So, we would make signs — like a ticking clock — tick tick tick then the bell ringing and getting in trouble for not eating. But you know, I don’t think we ever really got in trouble. Mad, sent to our room but nothing really serious.

My Dad use to bring home the most interesting things. Comic books with half the front cover gone was one of them. Apparently, back in those days, when comics were being returned because they had not been sold, half of the front cover would be cut off, so they could not be sold in other places. But somehow, my Dad was always able to get us some.

Another memory is when my Dad worked for a bar in New Westminster. It was called the Eagles Club, just up from Columbia on 4th, I think.

When on a Saturday, after my parents had been shopping or something, sometimes, my Dad would stop at work and take my Mom in for a drink. We 3 kids would have something to play with in the car and Dad would bring out pop and these little sandwiches — I think they were called Cubans but they were so good. I have never found anything that tastes like it now.

Today, you would be in major trouble for leaving your 3 kids in a car, in an alley behind a bar. But we were looked after and never had any problems.

Camping — Dad loved to camp and fish. And he would work all day, while my Mom loaded up the camper. Depending on where we were going, we would either leave right after he got home from work or leave early the next morning. And my poor Dad — if there was one thing that bothered him about camping — it was the driving because at least once or twice or three times or more — he had to help deal with the fact that either Gaile or I would get car sick. Sometimes, we managed to get to a spot where he could pull over and we raced out to get sick at the side of the road but most times, we had paper bags that we used, unless you count the time that I threw up on Gaile’s head (sorry about that sis) and it was something that Ron never forgave me for. While my Mom would deal with us, my Dad would have to clean out the car — something that I know he didn’t enjoy but did.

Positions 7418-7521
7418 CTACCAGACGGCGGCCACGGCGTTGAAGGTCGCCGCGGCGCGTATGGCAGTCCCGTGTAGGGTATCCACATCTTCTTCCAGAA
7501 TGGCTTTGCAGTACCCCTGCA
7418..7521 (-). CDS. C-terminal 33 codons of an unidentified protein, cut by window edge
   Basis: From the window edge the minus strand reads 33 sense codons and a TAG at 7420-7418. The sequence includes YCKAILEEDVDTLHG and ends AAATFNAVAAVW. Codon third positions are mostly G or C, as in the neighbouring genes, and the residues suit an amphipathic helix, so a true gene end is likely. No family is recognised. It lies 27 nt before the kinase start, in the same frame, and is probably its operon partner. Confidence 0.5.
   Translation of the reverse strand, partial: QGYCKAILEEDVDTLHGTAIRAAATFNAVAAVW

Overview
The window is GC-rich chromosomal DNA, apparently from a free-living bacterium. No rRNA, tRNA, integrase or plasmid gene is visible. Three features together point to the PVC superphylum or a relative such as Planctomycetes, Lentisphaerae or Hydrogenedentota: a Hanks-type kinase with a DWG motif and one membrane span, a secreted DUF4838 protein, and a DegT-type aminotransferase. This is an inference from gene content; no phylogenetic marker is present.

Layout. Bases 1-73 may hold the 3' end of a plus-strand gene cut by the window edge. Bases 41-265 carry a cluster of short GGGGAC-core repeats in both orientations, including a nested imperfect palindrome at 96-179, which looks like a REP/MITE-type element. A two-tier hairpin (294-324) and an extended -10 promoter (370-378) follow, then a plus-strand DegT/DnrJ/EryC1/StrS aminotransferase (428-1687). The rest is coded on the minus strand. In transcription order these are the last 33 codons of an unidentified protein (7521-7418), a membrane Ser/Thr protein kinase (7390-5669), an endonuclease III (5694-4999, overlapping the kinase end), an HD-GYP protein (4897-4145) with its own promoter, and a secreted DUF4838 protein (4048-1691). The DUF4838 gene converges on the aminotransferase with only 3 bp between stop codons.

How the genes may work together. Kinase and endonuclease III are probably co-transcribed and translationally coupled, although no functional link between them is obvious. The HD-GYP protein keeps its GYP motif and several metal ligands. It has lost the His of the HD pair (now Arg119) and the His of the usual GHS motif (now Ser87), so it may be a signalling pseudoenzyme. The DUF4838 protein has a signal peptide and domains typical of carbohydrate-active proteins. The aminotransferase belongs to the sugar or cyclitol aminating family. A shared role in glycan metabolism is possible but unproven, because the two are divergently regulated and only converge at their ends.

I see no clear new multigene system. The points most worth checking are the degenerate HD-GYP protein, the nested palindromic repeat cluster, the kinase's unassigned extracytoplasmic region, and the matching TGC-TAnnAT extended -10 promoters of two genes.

Then he would loaded his sick girl or girls, his son (who never got sick) and wife back in the car and on the way. And this would be after a day of work or early in the morning.

Our favorite place was owned by people he had known most of his life — The Stockdales — they had a campsite just past Daisy Lake. We camped there every summer for years — weekends and then sometimes 2 weeks if Dad got holidays. We had a tent camper that was parked at the beginning of summer and left til as late in the fall as possible.

There were times when Dad would leave us up there and go home and work for the week and come back on Fridays. I think he missed being up there with us.

He taught us how to fish up there, cooked the best breakfasts over an open fire, made the best campfires where we would sit til late at night laughing, talking and roasting marshmallow with the Stockdales, their family and other campers.

I wish that it hadn’t been developed like I have heard it has, it would have been the perfect place for his ashes.

But before crying and wishing it was so, here is another story about Dad and Charlie Banana — the not so wild Chipmunk.

We were always feeding the squirrels and chipmunks at the campsite or out in the woods. Well, there was this one little Chipmunk that seemed to stay with us for the entire summer. We named him Charlie Banana. He loved his peanuts.

When I was out with Mom this past weekend, she reminded me of a story about him and Dad. It seems that Dad would make him work for his peanuts by hiding them in his pockets. It seems that there was this one time that Dad forgot about the peanut in his shirt pocket and was standing there and Charlie decided he wanted the peanut that was hidden — problem was he ran up Dad’s leg — which at this time, he was wearing shorts!!!! Ouch!!!! As Charlie ran up his leg!!!

And then there was the time that we ran out of peanuts . . . . . .

But this post is getting long and I need to get to work, so that will have to wait for now.

Hopefully, finishing this post, I will be able to get back to things here, that the grief will not last forever but will become happy memories of him instead.